The relationship between film critics and the socio-political, economic, and technological settings in which they operate will be explored from a cross-cultural approach. American film criticism will be analyzed as a lively and dynamic process of interaction between critics as mediators between artists, film texts, and audiences in the various mass media: print, radio, television, and the internet.

While using both theoretical and pragmatic perspectives, the course will focus on the following issues:

The Origins of American Film Criticism
The History of American Film Criticism
American Versus European Film Criticism
Ideology and Practice in American Film Criticism
Changes in Critical Perspectives and Critical Yardsticks
The Various Roles of American Film Critics
The Power and Impact of Film Critics
Film Criticism, the Mass Media, and New Technologies
Writing about Film as Critics, Essayists, and Journalists
The Convergence of Film Criticism and Film Advertising
The Shrinking Space for Serious Film Criticism

These issues will be analyzed and illustrated by a detailed examination of reviews/critiques/essays of major texts of film history, both American and foreign-language. (See list of films below). The work of numerous American critics, past and present, will be deconstructed and evaluated.

Requirements:

1. Attendance

2. Participation in class discussions.

3. Six two-page reviews of required and/or recommended films.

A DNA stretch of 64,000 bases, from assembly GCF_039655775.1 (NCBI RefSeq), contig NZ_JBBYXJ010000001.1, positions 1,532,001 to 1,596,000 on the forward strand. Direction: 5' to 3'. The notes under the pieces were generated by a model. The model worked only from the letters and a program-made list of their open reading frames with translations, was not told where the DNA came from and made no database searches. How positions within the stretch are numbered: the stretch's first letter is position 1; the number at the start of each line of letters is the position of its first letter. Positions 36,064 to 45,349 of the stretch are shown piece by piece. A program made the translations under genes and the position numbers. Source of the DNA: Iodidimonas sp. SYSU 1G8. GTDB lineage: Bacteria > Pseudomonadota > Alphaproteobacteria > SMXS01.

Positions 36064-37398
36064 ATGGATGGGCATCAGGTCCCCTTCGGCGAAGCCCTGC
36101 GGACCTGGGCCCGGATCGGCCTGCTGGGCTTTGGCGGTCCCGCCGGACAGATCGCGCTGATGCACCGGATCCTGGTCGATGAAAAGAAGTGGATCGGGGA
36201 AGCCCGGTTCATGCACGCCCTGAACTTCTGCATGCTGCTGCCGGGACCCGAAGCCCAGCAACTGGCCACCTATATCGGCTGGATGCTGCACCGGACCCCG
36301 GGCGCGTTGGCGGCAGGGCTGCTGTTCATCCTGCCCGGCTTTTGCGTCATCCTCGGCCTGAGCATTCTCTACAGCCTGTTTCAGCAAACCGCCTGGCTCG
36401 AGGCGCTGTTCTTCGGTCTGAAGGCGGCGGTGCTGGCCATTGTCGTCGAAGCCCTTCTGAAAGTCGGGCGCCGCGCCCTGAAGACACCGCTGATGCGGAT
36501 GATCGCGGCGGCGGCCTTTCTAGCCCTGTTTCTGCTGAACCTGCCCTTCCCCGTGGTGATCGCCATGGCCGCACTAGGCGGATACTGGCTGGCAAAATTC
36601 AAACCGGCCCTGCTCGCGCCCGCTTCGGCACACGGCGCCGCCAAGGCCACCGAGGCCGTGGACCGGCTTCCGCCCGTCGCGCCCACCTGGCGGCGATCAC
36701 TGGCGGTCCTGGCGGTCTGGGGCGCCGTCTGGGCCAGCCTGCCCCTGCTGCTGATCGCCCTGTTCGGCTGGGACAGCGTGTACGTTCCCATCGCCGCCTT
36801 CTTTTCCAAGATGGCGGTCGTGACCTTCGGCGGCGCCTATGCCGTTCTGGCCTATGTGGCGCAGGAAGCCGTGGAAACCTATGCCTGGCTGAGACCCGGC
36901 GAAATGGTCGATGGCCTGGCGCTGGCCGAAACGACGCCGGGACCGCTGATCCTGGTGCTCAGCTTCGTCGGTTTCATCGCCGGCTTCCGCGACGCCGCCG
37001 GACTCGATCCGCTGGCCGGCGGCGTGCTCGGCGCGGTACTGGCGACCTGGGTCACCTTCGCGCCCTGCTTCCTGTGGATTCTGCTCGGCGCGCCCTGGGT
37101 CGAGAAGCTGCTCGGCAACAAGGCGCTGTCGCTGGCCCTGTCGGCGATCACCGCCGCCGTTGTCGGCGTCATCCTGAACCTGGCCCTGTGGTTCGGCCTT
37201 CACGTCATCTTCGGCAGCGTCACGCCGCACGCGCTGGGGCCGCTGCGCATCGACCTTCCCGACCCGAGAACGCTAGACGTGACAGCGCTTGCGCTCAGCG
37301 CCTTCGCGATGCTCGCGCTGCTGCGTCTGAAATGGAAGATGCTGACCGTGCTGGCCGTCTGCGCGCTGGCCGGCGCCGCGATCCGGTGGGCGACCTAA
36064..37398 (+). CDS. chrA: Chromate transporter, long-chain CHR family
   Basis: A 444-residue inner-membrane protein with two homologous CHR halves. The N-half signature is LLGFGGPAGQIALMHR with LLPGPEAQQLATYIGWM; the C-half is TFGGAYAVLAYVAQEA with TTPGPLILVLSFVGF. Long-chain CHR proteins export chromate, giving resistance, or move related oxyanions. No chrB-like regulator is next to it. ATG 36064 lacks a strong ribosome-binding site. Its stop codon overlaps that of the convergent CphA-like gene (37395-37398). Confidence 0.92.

4. Outline for research paper (2-3 pages) to be submitted
in the third week of classes

5. Midterm examination (take-home)

6. Research paper (about 15-20 pages, including notes and bibliography) to be submitted at the end of the course.

Structure of Final Grade:

1. Reviews 30 points
2. Midterm Exam 30 points
3. Final Paper 40 points

Required Readings:

Haberski, Raymond J. It’s Only A Movie! Films and Critics in American Culture. Lexington, KY: University Press of Kentucky, 2001.

Carr, Jay (ed) The A-List: The National Society of Film Critics’ 100 Essential Films. N.Y.: Da Capo, 2002

Levy, Emanuel. Citizen Sarris: American Film Critic: Essays in Honor of Andrew Sarris. Maryland: Scarecrow Press, 2001. (Hardcover).

Sarris, Andrew. The American Cinema: Directors and Directions.
N.Y.: Da Capo Press, 1995 (New edition of a book first published in 1968).

Warshow, Robert. The Immediate Experience.
Cambridge: Harvard University Press: Enlarged edition, 2002.
(First published in 1946, then 1954).

Note: There are only a few required books because students will consult and research readings that pertain specifically to their focused research paper.

Detailed Schedule and List of Films to be screened:

Week 1: Film Theory and Film Criticism

Approaches to Film Theory and Film Criticism

Week 2: Writing About Film: Criticism and Journalism

Differences between Criticism, Reviewing and Reportage